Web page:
…Until, that is, you notice YKK"s new Fix A Shape zip. This flexes the fabric as it zips up, wrapping it tight to your neck and mouth to create a protective shield, but without restricting your head movement or crushing your Adam's apple. This in turn saves you from a faceful of powder and makes you look like a bad-ass ninja. Out for winter season 2017, it's big news for skiwear and urban fashion designers.
Price TBC | Eider
Now you can drink ditchwater with impunity.Lifestraw knows a thing or two about water filtering, and it's now come up with a product that looks as space-age as the ceramic nano-filter tech behind it.
This slim steel cylinder, once inserted into any old vile filthy water and given a hefty suck, will provide clean and surprisingly tasty drinking water to your parched lips. Each replaceable carbon filter can remove99.9999% of waterborne protozoa, including Giardia & Cryptosporidium, fromabout 100 litres of dodgy pond muck, filtering down to a none-too-gritty 0.2 microns.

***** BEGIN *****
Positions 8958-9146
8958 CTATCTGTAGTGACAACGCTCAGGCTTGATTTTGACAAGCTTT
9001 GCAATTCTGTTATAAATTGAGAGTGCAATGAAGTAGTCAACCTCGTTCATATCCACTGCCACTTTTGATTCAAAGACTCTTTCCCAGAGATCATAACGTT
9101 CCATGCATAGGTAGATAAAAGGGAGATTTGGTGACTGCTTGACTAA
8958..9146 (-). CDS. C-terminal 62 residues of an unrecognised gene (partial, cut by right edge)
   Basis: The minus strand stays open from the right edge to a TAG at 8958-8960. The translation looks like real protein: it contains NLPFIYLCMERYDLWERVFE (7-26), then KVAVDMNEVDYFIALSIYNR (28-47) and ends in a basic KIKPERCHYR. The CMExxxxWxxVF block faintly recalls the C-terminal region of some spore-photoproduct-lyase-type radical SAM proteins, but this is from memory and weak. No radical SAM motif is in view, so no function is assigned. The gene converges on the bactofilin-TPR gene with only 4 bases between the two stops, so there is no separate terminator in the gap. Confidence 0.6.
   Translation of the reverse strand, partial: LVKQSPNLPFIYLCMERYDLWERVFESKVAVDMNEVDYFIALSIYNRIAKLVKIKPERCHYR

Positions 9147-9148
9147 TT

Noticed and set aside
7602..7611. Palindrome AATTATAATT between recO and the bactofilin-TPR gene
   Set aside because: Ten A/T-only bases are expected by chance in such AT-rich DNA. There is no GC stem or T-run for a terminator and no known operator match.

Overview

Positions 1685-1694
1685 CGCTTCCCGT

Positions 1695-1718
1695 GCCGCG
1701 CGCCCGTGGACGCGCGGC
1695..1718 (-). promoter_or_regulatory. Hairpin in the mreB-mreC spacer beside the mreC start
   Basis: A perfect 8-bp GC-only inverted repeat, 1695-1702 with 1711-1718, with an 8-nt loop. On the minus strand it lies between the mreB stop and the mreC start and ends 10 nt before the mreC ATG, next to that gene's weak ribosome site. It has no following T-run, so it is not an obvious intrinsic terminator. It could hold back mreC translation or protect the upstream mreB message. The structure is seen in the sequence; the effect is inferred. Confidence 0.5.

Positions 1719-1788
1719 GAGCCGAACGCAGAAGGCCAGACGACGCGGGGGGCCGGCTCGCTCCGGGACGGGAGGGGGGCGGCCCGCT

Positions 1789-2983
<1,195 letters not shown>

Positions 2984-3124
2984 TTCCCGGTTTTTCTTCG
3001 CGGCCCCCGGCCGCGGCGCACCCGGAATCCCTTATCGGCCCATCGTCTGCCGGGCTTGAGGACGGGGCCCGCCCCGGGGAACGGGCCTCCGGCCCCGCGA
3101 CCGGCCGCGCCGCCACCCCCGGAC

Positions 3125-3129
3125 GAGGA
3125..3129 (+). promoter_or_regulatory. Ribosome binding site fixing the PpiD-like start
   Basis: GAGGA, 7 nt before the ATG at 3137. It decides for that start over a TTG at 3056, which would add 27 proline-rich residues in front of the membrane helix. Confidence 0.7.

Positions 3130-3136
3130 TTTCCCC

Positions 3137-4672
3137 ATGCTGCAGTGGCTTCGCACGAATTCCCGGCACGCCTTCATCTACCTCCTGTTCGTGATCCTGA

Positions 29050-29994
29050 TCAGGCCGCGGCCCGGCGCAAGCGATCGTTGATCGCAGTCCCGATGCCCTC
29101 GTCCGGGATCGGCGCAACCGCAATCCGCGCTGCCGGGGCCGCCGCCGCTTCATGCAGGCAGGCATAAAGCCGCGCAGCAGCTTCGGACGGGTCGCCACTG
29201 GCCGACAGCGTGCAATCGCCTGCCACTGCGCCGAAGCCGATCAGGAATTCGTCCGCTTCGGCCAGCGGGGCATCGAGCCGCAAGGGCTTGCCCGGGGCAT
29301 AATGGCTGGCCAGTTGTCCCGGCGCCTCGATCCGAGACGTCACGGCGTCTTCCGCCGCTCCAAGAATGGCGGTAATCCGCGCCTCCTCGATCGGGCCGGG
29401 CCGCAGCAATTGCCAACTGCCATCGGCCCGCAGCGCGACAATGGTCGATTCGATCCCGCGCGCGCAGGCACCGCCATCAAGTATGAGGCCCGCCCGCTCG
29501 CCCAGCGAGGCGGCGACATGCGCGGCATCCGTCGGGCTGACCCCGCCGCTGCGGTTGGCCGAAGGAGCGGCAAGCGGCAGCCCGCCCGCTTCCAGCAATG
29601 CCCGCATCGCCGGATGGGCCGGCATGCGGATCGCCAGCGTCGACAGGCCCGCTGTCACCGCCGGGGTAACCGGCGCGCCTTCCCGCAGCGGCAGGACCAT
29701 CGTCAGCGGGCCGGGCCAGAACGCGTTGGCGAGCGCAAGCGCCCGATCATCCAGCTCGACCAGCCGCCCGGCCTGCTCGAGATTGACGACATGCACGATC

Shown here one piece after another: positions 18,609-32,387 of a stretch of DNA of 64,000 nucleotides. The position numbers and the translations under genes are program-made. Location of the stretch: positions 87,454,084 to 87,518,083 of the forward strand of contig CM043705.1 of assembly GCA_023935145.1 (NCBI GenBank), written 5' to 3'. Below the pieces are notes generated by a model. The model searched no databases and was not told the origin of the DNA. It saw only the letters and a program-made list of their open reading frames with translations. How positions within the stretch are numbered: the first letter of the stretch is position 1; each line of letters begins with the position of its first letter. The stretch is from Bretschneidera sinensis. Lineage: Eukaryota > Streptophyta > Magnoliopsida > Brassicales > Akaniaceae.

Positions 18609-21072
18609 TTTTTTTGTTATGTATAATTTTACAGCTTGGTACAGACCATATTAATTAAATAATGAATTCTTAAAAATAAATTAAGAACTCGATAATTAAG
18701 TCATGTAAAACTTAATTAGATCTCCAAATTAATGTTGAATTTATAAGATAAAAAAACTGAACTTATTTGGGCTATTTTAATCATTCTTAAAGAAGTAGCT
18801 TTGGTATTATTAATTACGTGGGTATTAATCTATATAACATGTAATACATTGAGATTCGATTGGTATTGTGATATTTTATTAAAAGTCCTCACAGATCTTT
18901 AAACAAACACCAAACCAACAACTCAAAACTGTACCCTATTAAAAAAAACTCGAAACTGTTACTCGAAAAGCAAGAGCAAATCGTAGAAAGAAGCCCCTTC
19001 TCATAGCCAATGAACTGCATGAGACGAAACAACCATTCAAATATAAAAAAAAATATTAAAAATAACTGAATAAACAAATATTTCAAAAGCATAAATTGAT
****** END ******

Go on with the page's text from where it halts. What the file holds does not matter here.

Finally, each unit sold contributes to a water charity that gives children clean drinking water for a year as a result. Come the apocalypse, you'll be glad you invested in one.
Price €65 | Lifestraw
Petzl Reactik Headlamp
Petzl knew it was onto a winner with the acclaimed Petzl Nao, so how to go one better still? Simple: create a free app to help punters navigate the increasingly complex interface.
Soon (July-ish) both the Reactik and the Nao+ sync with your phone over Bluetooth, allowing you to check remaining charge, as well as create and upload lighting profiles for different uses.
A particularly neat idea is Live Mode, which shows the remaining burn time vs brightness in real time, so if you're about to take on an all-night ultra-marathon you can pick an optimum level.
Price TBC |Petzl